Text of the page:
Sara Cuylen-Haering studies the molecular mechanisms driving phase separation of chromosomes and other cellular organelles, with a special focus on biological surfactants.
One of the youngest interns in the biotech industry, Sara Cuylen-Haering just knew when she approached the biotechnology research lab of Bayer as part of the work internship program for secondary education in Germany that she wanted to pursue a career in biosciences. The idea of studying mathematics also crossed her mind but was quickly dropped because it was difficult to picture making a live from it. Thus, Sara enrolled herself in biotechnology at the University of Münster, in North Rhine-Westphalia. While in college and motivated by her internship at Bayer, she did a long industry placement at the research department of the chemical company BASF. The experience was again great, but finding a drug that works or a plant resistant to a given pathogen without understanding the behind-the-scenes mechanism felt incomplete, which drew her to apply for a PhD program in basic research at the EMBL (European Molecular Biology Laboratory) in Heidelberg. Sara joined the lab of Christian Haering, where she combined biochemistry and yeast cell biology to investigate the structural organization of eukaryotic chromosomes. For her postdoc, she moved to Vienna, Austria. In Daniel Gerlich’s lab, at the Institute of Molecular Biotechnology, Sara brought in basic and advanced live-cell imaging to her research on chromosome biology and ended up with some exciting findings: “I was lucky that the only hit from a microscopy-based screen for regulators of mitotic chromosome adhesion [Ki-67] had an exciting novel biological function.” At that time, she was not keen on becoming a principal investigator (PI), but her publications made quite some impact in the field, and her mentors and peers then convinced her to search for PI positions. She applied to a group leader call from the institute she did her PhD studies in, and it went better than expected: “Since I still knew many people at EMBL, my aim was rather not to embarrass myself than to actually get the job. I did not imagine they would hire me.”
Sara then started her own lab in 2017, focused on the molecular mechanisms of genome organization by surfactants and phase-separating proteins. We chatted with her to learn more about her current projects.
What interested you about surfactants?
The discovery that membrane-less organelles assemble by liquid–liquid phase separation raises the fundamental question of how such organelles can regulate their size and shape. Liquids generally minimize their surface area and consequently they fuse and round up. However, in cells, many membrane-less organelles have non-round shapes. So, I was very curious to understand how this works. What are the regulators for size and shape of liquid-like condensates/organelles?
In non-biological phase-separated systems, surface-active agents (surfactants) are used to convert a two-phase system of two immiscible liquids (e.g., oil droplets in water) into an emulsion. By titrating the amount of surfactant, the number and size of the droplets can be controlled. While surfactants are widely used in chemical industry, the concept of surfactants or “cellular soaps” is not common in biology. However, my postdoc discovery that a naturally occurring protein can act as a surfactant of mitotic chromatin (Cuylen et al., 2016) raises the intriguing possibility that other organelles might utilize surfactant proteins to regulate their sizes or shapes.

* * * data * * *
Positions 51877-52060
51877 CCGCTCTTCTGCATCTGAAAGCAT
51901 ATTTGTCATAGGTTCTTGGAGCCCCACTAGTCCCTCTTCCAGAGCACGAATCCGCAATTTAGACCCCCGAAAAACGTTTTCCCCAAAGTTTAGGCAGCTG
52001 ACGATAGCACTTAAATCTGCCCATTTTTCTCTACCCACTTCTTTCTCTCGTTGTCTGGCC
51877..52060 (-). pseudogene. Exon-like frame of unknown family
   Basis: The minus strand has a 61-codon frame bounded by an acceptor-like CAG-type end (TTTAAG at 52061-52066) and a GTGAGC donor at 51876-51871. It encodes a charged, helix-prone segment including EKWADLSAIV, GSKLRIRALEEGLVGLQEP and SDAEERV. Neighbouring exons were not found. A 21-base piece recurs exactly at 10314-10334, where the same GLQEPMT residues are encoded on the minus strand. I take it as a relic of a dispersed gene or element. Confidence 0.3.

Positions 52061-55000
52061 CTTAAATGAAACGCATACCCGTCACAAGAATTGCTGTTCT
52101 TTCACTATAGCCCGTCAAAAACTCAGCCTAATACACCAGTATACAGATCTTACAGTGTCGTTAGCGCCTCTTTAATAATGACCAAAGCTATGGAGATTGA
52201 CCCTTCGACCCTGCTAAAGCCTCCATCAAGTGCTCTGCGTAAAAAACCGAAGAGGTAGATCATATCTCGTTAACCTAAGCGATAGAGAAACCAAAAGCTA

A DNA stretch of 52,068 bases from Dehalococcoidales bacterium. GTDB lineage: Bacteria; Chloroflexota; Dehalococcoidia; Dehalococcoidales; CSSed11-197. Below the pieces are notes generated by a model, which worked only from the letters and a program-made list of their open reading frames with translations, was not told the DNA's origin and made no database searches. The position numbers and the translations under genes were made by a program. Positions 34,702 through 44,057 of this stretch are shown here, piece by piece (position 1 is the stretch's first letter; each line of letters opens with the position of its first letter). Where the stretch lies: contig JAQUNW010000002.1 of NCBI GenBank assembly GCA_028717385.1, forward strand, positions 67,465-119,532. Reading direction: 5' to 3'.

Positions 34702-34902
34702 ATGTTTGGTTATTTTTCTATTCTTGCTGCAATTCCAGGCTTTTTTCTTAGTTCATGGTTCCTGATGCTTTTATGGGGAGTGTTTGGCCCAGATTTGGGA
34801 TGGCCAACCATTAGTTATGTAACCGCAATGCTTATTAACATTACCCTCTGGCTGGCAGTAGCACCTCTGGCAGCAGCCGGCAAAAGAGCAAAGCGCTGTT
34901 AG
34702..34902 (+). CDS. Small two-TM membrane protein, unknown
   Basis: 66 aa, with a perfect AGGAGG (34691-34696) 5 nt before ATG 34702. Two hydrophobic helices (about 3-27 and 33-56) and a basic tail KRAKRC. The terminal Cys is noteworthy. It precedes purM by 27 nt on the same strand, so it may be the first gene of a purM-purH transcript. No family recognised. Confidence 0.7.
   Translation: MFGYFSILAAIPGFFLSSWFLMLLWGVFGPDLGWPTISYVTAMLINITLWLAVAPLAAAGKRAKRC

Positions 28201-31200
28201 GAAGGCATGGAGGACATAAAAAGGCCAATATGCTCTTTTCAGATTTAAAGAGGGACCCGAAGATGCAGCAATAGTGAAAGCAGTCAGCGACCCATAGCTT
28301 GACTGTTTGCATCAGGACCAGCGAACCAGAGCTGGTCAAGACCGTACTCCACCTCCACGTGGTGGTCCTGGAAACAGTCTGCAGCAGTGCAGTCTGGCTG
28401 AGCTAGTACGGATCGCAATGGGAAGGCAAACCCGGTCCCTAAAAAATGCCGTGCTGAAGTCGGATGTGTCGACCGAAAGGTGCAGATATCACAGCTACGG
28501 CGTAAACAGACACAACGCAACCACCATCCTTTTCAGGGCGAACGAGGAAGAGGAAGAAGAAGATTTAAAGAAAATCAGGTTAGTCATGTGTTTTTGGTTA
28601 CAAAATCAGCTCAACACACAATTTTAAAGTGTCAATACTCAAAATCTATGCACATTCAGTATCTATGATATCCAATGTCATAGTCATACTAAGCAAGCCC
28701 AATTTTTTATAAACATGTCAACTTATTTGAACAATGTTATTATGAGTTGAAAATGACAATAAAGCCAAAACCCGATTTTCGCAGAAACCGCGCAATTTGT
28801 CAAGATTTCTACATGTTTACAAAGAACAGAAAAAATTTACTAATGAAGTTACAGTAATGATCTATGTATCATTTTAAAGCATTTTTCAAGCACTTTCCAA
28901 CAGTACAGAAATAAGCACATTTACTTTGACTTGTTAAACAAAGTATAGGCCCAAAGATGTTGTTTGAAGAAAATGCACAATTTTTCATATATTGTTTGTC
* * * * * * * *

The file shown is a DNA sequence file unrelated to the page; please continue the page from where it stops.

What are you currently working on, and what is up next for you?
We are currently trying to understand the detailed molecular mechanism and regulation of the only known cellular surfactant so-far: Ki-67. We recently discovered that its surfactant activity cannot only be inactivated but can actually be converted to a glue function. This causes chromosome clustering during exit from mitosis (Cuylen-Haering et al., 2020). We are elucidating the mechanism that underlies this radical switch using cellular assays and, in the future, also by bottom-up in vitro reconstitution assays.
Furthermore, we aim to identify regulators of other membrane-less organelles, such as the nucleolus, using live-cell screening approaches. This is a challenging task since no clear candidates exist, and unbiased genome-wide screening approaches are time-consuming and expensive. We therefore collaborated with Becton Dickinson and the Steinmetz group at EMBL to test and benchmark a novel imaging-enabled sorter that can sort cells based on subcellular phenotypes at unprecedented speed (Schraivogel et al., 2020). We plan to use this technology in the future for unbiased screens for regulators of biological condensates.
What are the most pressing challenges of your field?
The key challenge in the field of phase separation is, in my view, to demonstrate its functional relevance in cells and, if so, to elucidate its function. It becomes more and more obvious that phase separation is ubiquitous and almost every protein can phase separate under certain conditions in the test tube. I anticipate that not every condensate in cells will immediately have a defined biological role. At this point, many studies are still phenomenological and fall short in demonstrating functional impact. The latter is admittable a very hard task, because manipulations that perturb the phase separation properties of a specific protein also potentially affect other functions of that protein.
What kind of approach do you bring to your work?
Our work is very much question driven. All projects in the lab start from an exciting biological observation that we try to understand. However, often our work raises more questions than it provides answers, and we might eventually answer another question than the one we originally aimed to solve.
In general, I think it is very important to keep an open mind and not to be stuck to the original model or hypothesis. I always encourage my students to first think about and then perform the experiments that can destroy our model. We mostly start from an observation made under the microscope, but since we have fantastic service facilities and a uniquely collaborative atmosphere at EMBL, the range of our approaches is not limited to live-cell imaging. For example, we started to collaborate with experts in electron microscopy, cell sorting, CRISPR screening, and protein biochemistry. Addressing the question with the best possible techniques, even if they are not our core expertise, is part of my lab’s approach.